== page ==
Please Note: This article is written for users of the following Microsoft Word versions: 2007, 2010, 2013, and 2016. If you are using an earlier version (Word 2003 or earlier), this tip may not work for you. For a version of this tip written specifically for earlier versions of Word, click here: Defining Styles.
by Allen Wyatt
(last updated June 26, 2018)
Styles are key to the underlying power of Word. They allow you to consistently define how your text should look throughout a document or a series of documents. There are a number of ways in which you can define styles, but the way you use them will depend most heavily on the version of Word you are using. To define a style in Word, simply follow these steps:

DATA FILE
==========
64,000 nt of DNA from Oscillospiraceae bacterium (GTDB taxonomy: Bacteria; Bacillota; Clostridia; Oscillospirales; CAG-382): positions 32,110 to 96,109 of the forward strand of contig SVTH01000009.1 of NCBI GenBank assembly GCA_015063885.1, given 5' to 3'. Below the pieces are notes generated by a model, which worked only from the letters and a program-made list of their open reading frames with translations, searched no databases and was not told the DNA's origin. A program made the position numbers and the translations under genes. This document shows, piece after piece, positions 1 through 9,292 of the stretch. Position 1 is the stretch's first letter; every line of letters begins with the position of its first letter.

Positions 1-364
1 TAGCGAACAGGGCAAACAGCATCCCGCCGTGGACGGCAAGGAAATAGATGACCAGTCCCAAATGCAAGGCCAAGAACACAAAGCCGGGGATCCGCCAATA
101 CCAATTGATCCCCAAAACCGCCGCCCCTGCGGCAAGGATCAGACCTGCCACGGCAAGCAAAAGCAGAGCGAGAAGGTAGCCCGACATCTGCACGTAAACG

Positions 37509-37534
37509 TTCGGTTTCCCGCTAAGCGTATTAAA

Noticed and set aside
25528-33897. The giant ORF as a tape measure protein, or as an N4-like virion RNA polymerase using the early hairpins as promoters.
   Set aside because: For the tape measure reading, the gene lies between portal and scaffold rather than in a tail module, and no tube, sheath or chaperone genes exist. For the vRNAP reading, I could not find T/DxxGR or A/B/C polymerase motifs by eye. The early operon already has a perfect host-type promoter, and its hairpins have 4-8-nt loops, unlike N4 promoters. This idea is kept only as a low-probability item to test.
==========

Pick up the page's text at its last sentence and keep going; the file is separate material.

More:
Figure 1. The Create New Style from Formatting dialog box.
Once the style is defined (or an existing style modified), you can use your style anywhere you like within your document.
WordTips is your source for cost-effective Microsoft Word training. (Microsoft Word is the most popular word processing software in the world.) This tip (5946) applies to Microsoft Word 2007, 2010, 2013, and 2016. You can find a version of this tip for the older menu interface of Word here: Defining Styles.
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